[He] tuk furth a caldroun that wes full of drink & spilt the drink about the wiffis luggis
1536 Lynd. Answ. Flyting 56.
Quharthrow drink, draf & iuggis Come rudely rinnand doun about ȝour luggis
1560 Rolland Seven S. 1732.
This grewhound … Into his mouth his hors taill wald he tak About his luggis, oft times he wald it schaik
1567 Inv. Q. Mary cxxvi. n.
Sche cam … in sa miserable a stait, her hairs hingand about her loggs
1570-3 Bann. Trans. 172.
A doosane of suddartis … gave the lard iniurious wordis, bidding him come out … or elis they suld burne the hous about his luggis
1616 Dalyell Darker Superst. 451.
[She] raif the curtch aff hir head, … , shuik hir hair about hir luidgis
1630 Reg. Privy C. 2 Ser. III. 607.
The said Uthrid … strake the compleanar about the lugs with the said hors wand
c 1700 Fugitive Poetry II. xli. 102.
Her nain shell tid get A tish of water poured town Apout her nain shell's lugs
(2) 1598 James VI Basil. Doron 118/3.
For hou can youre lawis be keipit in the countrey, gif thay be brokin at your lugge?
1637 Rothes' Affairs Kirk App. 199.
Is there no uther parte of the kirke to sing masse in, but thou must sing it at my lugge?
1691 Continuation Historical Relation Late General Assembly 25.
None … was more guilty than my self, for mass was said … at my lug, and yet I never opened my mouth
(3) 1678 Cleland 26.
For these who's duk't over lug and horn, In snow or dubbs as soon as born, More boasterous weather may endure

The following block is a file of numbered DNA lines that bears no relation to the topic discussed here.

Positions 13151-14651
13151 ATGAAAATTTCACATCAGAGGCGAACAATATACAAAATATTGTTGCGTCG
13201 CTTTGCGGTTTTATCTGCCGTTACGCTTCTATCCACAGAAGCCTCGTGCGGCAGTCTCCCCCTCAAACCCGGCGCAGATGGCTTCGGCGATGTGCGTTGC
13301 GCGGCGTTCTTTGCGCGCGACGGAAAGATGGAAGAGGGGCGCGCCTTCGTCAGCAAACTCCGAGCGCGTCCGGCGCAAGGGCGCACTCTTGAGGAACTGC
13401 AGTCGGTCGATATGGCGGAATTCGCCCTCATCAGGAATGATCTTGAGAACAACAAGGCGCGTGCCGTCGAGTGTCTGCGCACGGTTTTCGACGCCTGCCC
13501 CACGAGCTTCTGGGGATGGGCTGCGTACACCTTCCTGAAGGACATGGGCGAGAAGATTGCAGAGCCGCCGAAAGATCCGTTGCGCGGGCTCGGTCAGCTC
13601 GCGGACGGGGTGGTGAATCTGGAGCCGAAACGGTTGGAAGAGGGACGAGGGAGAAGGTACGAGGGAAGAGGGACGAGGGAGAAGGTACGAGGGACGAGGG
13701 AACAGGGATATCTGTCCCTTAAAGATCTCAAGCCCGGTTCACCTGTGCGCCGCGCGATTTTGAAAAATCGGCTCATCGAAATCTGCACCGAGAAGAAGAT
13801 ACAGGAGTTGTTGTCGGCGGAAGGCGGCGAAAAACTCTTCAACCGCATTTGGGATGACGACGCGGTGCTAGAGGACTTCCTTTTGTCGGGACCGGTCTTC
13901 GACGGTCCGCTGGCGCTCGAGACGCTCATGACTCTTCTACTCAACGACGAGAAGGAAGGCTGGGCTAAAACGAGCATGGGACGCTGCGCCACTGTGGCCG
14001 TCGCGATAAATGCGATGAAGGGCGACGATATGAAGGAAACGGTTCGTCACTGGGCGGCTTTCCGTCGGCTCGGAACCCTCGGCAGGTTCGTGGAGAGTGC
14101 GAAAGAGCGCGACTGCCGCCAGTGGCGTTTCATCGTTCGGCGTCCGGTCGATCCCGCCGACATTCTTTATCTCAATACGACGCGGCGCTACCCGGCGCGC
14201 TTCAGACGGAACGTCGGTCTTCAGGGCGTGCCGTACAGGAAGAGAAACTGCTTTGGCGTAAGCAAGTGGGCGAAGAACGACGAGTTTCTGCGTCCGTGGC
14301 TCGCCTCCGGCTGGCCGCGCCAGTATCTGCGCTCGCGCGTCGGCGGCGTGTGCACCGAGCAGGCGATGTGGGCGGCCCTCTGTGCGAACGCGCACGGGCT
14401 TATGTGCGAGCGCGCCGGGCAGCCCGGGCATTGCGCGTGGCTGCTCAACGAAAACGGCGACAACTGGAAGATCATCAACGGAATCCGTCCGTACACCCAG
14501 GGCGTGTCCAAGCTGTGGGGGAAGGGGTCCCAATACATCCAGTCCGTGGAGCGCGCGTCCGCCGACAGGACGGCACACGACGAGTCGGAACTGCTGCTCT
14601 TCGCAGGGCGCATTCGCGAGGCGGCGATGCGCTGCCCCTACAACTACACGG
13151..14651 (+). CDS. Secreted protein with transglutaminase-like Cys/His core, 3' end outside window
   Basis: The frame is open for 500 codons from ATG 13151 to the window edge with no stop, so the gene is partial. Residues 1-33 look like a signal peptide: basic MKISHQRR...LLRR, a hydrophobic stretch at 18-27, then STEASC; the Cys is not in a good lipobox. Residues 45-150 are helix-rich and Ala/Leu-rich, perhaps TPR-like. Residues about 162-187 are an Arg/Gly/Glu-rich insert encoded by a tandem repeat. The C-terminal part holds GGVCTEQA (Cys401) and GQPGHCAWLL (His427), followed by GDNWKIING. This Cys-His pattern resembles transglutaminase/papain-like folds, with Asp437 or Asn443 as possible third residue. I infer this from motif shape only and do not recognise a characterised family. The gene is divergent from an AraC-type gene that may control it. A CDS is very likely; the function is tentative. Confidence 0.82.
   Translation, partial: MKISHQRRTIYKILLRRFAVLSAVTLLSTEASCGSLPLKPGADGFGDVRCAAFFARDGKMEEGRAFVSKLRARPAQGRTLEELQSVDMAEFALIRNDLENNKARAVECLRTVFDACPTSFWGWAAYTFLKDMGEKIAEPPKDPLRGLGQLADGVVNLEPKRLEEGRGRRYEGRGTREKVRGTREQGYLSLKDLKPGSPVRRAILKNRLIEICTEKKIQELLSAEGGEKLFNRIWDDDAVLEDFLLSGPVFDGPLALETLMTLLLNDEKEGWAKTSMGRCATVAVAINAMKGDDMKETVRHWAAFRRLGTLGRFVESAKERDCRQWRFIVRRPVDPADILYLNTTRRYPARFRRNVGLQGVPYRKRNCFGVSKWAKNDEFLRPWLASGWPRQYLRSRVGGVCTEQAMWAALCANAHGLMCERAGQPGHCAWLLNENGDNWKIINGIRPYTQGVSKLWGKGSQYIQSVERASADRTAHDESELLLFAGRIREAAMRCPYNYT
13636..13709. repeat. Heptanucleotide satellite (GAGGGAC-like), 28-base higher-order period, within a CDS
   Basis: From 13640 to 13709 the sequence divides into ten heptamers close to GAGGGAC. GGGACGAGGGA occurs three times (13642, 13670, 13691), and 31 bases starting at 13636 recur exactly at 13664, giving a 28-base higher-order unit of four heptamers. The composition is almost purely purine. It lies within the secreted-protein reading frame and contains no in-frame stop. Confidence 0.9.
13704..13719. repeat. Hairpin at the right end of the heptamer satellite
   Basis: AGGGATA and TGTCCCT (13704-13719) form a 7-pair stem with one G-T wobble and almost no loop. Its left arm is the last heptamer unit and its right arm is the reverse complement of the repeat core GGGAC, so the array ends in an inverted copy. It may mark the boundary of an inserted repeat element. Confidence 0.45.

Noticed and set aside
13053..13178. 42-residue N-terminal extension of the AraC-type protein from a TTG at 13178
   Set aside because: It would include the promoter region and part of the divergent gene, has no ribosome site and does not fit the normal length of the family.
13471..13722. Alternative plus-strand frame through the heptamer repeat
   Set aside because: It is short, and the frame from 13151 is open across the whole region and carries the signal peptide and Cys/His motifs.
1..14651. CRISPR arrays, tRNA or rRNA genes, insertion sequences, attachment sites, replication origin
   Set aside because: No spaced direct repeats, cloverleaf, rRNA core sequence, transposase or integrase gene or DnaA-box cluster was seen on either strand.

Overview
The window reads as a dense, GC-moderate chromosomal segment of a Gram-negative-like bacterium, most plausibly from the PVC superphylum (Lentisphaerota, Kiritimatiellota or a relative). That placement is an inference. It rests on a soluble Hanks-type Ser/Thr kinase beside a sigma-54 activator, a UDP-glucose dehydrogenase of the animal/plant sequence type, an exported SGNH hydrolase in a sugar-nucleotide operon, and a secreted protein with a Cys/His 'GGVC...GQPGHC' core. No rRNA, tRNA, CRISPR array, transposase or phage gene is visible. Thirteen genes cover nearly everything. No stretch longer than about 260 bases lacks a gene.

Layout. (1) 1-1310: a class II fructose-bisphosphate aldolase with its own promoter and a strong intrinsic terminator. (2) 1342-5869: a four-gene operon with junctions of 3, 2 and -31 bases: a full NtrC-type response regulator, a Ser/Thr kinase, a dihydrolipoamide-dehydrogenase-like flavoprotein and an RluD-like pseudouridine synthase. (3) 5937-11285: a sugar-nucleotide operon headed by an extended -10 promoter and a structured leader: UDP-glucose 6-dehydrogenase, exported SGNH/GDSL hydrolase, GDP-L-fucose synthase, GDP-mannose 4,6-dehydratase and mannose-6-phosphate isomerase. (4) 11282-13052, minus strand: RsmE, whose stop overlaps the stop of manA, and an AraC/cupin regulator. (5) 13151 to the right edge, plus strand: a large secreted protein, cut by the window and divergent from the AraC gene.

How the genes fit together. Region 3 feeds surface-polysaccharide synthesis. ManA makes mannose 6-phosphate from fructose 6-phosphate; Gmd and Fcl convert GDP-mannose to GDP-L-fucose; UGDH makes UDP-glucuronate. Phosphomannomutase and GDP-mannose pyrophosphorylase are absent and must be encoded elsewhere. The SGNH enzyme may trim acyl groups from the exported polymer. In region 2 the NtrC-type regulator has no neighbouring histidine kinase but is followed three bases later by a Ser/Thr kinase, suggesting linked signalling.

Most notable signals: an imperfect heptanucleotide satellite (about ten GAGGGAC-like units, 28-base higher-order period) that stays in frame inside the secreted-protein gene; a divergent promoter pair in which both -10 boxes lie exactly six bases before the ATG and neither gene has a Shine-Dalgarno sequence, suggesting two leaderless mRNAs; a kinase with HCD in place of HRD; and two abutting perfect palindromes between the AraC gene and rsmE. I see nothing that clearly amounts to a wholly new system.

Life and Trials of William Sinclair (1721) 16.
Remember Jonah fled from God, and the Lord found him out, and doucked him over the lugs
a 1706 Mare of Colinton in Watson's Coll. i. 48.
For Willie Tamson well I ween Fell in a pool o'er baith the een, … And Rob … O'er both the lugs he fell beside him
(4) a1500 Colk. Sow i. 141.
All the remanent him [a dog] ruggis, Sum be leggis. sum be luggis
1559 St. A. Kirk S. 107.
I sall pul thé owt of the pulpot be the luggis & chais thé out of this town!
(5) a1605 Montg. Son. lxvi. 14.
So, sillie I, opprest with barmie jugg[is], Invyis ȝour state, that's pouing Bacchus [luggis]
(6) 1596–7 Misc. Spald. C. I. 100.
Thow baid hir gang withe thé … and tak the man be the lug that was standen befoir hir
a1599 Rollock Wks. I. 401.
He will be bauld to tak thee, as it wer, be the lug, suppois thou were ane king
Ib. 414.
To take kingis and princes be the lug and leid them to Christ
1661 Elgin Rec. II. 298.
John Rind did tak him be the lap of the lug
1692 Pitcairn Assembly iv. ii. (1817) 63.
Did Christ, when he whipt the buyers … out of the temple, take every particular huckster-wife by the lug?
(7) c1700 M. Bruce Good News (1708) 54.
Since the cause is put in his hand, ye have ay good reason to hing by the lug of it
(8) ?a1648 Polemo-Mid. 144.
Et luggas necko imponens, sic cucurrit absens, Non audens gimpare iterum, ne worsa tulisset
1679-81 Short Compend xxxiii.